WHAT started as Millie Sarginson’s “incredible and burning” interest in science and maths has grown into an unshakeable dream to pursue astrophysics.
“Astronomy is a very broad field of science and ever since I was younger I’ve had this obsession with looking up and staring at space,” she said.
“I don’t think I’ve met anyone who hasn’t thought ‘I wonder what’s out there?’ – we all have an interest in one way or another.
“We have a lot of assumed knowledge about lots of fields of science – chemistry, physics and biology – but we don’t know much about astronomy. I want to go and explore and be able to share that.”
The Lake Macquarie High year 12 student, 17, will take one step closer to her dream this month when she joins another 599 students in the National Youth Science Forum Year 12 Program, a 12-day residential course designed to give students a broader understanding of study and career options in science, technology, engineering and mathematics.
Millie will live at Australian National University in Canberra from January 16 to 27 and visit science and technology-related laboratories and facilities, go on site tours, listen to lectures, take part in workshops, attend social events, and participate in group activities to build communication and presentation skills.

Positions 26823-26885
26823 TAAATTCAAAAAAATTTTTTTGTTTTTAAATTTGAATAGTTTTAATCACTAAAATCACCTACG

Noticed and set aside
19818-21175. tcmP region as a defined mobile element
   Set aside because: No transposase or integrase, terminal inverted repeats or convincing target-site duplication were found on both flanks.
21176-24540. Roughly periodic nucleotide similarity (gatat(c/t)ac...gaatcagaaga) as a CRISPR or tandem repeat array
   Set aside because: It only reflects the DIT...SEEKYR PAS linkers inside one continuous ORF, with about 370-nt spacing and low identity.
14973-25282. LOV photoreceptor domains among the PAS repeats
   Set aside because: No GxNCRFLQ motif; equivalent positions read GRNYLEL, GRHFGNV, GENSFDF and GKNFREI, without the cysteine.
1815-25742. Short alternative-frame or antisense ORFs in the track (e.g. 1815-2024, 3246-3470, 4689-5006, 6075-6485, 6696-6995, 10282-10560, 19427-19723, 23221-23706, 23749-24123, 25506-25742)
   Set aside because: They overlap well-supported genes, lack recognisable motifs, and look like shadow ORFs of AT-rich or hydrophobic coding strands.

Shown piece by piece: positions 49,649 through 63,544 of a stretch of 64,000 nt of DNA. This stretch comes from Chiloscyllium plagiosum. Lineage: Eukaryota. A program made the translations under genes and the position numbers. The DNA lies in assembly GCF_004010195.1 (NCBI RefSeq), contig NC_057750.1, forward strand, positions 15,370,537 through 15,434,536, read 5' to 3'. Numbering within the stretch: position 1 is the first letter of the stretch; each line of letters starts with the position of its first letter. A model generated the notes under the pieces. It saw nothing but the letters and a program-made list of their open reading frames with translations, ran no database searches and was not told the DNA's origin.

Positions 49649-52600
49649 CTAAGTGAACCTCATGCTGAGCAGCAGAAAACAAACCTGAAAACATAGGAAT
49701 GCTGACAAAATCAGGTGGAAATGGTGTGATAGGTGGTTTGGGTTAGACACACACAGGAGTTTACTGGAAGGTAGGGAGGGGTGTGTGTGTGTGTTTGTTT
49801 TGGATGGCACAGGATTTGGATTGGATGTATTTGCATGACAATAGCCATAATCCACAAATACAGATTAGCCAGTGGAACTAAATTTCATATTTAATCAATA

“I’ve wanted to attend ANU for a long time now – the Vice Chancellor [Professor Brian P. Schmidt] is an astrophysicist and won a Nobel Prize,” she said.
“This allows me to see what studying astrophysics will be like in a university setting, as well as speak to people who are studying it now, which is an opportunity I’m not going to get anywhere else.
“I’ll also be able to meet like-minded people my age. I’d never heard anyone else talk about studying astrophysics – I’m the only student in my chemistry class and one of only three in my physics class – but already I know some other participants who want to pursue it as a career or list it as one of their interests.”
Millie took singing and piano lessons for 10 years but stopped in 2017 to receive tutoring for maths and science. "I wanted to get the most out of the short time I have left at school – and it’s a lot of fun.”